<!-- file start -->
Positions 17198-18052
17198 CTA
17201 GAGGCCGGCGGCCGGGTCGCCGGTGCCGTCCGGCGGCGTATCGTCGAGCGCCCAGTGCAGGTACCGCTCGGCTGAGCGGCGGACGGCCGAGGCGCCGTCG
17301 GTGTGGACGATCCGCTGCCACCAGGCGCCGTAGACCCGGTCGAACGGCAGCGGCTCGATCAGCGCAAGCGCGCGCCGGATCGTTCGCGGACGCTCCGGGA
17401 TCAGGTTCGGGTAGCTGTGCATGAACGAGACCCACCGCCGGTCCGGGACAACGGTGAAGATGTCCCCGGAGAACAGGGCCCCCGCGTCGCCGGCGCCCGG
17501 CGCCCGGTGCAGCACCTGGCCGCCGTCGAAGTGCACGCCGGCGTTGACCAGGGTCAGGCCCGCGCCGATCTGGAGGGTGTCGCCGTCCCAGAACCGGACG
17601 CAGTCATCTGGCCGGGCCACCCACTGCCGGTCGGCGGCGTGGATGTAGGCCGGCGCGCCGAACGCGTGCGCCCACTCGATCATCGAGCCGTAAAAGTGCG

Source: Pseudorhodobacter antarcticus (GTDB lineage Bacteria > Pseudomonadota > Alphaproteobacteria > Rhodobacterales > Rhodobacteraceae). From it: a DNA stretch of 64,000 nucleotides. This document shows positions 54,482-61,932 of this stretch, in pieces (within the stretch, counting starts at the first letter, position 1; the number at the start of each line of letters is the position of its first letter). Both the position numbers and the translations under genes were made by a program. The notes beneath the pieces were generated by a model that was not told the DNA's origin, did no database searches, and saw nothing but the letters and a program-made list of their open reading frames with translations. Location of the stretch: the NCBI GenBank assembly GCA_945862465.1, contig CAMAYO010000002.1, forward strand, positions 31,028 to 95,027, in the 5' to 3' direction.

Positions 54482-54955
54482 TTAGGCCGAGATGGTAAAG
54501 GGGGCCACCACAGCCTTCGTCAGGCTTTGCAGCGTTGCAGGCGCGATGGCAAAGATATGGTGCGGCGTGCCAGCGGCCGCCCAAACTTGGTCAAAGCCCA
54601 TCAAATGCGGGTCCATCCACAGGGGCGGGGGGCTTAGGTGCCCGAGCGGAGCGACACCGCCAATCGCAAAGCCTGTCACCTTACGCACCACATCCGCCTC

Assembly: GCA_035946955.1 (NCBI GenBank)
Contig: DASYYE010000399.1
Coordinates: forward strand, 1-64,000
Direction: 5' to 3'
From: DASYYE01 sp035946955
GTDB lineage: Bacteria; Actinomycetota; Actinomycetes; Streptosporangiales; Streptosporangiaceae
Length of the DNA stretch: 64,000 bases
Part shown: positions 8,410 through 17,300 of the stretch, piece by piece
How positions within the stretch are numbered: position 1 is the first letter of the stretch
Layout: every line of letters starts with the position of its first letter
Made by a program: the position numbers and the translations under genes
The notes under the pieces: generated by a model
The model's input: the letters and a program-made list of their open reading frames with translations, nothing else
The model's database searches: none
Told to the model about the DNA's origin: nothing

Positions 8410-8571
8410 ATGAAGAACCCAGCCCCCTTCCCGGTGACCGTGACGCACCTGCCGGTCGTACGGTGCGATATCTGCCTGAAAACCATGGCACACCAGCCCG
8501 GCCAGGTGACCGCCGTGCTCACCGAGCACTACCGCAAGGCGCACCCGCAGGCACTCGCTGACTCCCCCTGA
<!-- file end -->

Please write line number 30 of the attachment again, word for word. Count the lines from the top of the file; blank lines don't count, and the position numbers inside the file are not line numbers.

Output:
8501 GCCAGGTGACCGCCGTGCTCACCGAGCACTACCGCAAGGCGCACCCGCAGGCACTCGCTGACTCCCCCTGA